Here’s a great summary article regarding OSHA’s flammable storage guidelines from BLR’s website:

Today’s EHS Daily Advisor Tip:

The Ups, Downs, Ins, and Outs of Safe Flammable Chemical Storage

Topic: Chemicals

Under the Occupational Safety and Health Administration’s (OSHA) revised Flammable Liquids standard (29 CFR 1910.106), every chemical with a flash point below 199.4°F (93°C) is flammable; the word “combustible” is no longer used. But, as before, some chemicals are more flammable than others, and storage and handling requirements are defined by flash point and boiling point.
Storage requirements are also affected by the quantity of chemicals being stored and by whether they are stored inside or outside. Keep reading for more information on safe storage of flammables.

Large Quantity Storage

How you store your flammables will be affected by the amount you need to store. If you’re storing large quantities of flammables (see below for a discussion of the maximum amount of flammable liquids you can store in a storage cabinet or portable tank), you’ll either need specially constructed indoor or outdoor storage areas, or permanent tanks and piping systems built to comply with the extensive requirements found in 1910.106.

Small(er) Quantity Storage

Flammable liquids must be stored in closed containers. Smaller quantities of flammable liquids can be stored in approved containers and portable tanks.

  • Up to 1 pint of a Category 1 flammable liquid, or 1 gallon (gal.)of a Category 2–4 flammable liquid, can be stored in a glass or approved plastic container.
  • Up to 1 gal. of a Category 1 flammable liquid, or 5 gal. of a Category 2–4 flammable liquid, can be stored in a metal container (other than a Department of Transportation (DOT) drum).
  • Up to 2 gal. of a Category 1 flammable liquid, or 5 gal. of a Category 2–4 flammable liquid, can be stored in safety cans.
  • Up to 60 gal. of any flammable liquid can be stored in a metal DOT-approved drum.
  • Up to 660 gal. of any flammable liquid can be stored in an approved portable tank.

The table below offers a visual summary of OSHA’s limits for small-quantity storage of flammables.


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Maximum allowable sizes of containers and portable tanks for flammable liquids

Container typeCategory 1Category 2Category 3Category 4
Glass or approved plastic1 pint1 quart1 gal.1 gal.
Metal (other than DOT drums)1 gal.5 gal.5 gal.5 gal.
Safety cans2 gal.5 gal.5 gal.5 gal.
Metal drum (DOT spec.)60 gal.60 gal.60 gal.60 gal.
Approved portable tanks660 gal.660 gal.660 gal.660 gal.

In addition to the restrictions on the sizes of flammables storage containers, there are restrictions on the total amount of flammable liquids you can store in a single area. The quantity of liquid that may be located outside of an inside storage room or storage cabinet in a building or in any one fire area of a building must not exceed:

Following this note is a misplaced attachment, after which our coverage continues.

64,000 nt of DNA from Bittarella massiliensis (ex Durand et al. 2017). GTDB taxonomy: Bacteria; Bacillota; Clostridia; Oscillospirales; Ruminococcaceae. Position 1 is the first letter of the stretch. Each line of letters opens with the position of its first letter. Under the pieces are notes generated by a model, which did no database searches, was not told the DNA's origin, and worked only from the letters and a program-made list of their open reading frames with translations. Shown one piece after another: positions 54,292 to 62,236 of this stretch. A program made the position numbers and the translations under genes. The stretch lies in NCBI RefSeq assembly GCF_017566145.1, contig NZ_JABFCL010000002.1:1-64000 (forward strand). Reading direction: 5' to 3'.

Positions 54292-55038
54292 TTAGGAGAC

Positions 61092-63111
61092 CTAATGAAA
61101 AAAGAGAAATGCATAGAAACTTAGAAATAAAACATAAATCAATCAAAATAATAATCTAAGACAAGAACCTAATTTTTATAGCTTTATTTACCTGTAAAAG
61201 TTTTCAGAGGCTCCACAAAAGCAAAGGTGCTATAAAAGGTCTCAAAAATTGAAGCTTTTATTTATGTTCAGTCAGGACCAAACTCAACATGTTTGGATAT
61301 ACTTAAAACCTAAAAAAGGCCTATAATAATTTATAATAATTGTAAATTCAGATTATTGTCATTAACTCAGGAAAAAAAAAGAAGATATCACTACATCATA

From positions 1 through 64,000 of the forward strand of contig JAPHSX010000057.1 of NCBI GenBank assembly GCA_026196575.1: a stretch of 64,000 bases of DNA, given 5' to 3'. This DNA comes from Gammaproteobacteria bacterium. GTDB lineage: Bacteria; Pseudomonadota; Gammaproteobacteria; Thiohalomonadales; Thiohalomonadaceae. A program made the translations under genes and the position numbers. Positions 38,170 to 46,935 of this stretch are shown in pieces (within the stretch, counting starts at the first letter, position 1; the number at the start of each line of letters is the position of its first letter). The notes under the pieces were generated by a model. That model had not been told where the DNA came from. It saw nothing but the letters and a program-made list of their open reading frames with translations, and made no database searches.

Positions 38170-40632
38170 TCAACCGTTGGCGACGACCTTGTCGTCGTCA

• 25 gallons of Category 1 flammable liquids in containers;
  • 120 gallons of Category 2, 3, or 4 flammable liquids in containers; or
  • 660 gallons of Category 2, 3, or 4 flammable liquids in a single portable tank.

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If you need a storage cabinet, it must be made to OSHA’s specifications, and you may not store more than 60 gal. of Category 1, 2, or 3 liquids, nor more than 120 gal. of Category 4 liquids, in a storage cabinet.

Metal cabinets for storage of flammables must be constructed in the following manner (29 CFR 1910.106(d)(3)(ii)(a)):

  • Bottom, top, and sides of cabinets must be at least No. 18 gauge sheet steel.
  • Cabinets must be double-walled with 1½-inch airspace.
  • Joints must be riveted, welded, or made tight by some equally effective means.
  • Doors must have a three-point latch.
  • Door sills must be raised at least 2 inches above the cabinet bottom to retain spilled liquid within the cabinet.
  • Cabinets must be labeled in conspicuous lettering “Flammable—Keep Fire Away.”

Wood cabinets must be constructed in the following manner (29 CFR 1910.106(d)(3)(ii)(b)):

  • Bottom, top, and sides of cabinets must be constructed of exterior grade plywood at least 1 inch thick.
  • Plywood must not break down or delaminate under fire conditions.
  • Joints must be rabbeted and fastened in two directions with flathead wood screws.
  • When more than one door is used, they should have a rabbeted overlap of not less than 1 inch.
  • Doors must be equipped with latches and hinges that are mounted to not lose their holding capacity when subjected to the fire test.
  • Cabinets must be labeled in conspicuous lettering “Flammable—Keep Fire Away.”

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  • We’ll Guide Your Company Every Step Of The Way With Our Unique Remote Support/Do-It-Yourself Concept
  • Designed For Small Resource-Strapped Manufacturing, Construction & Industrial Service Companies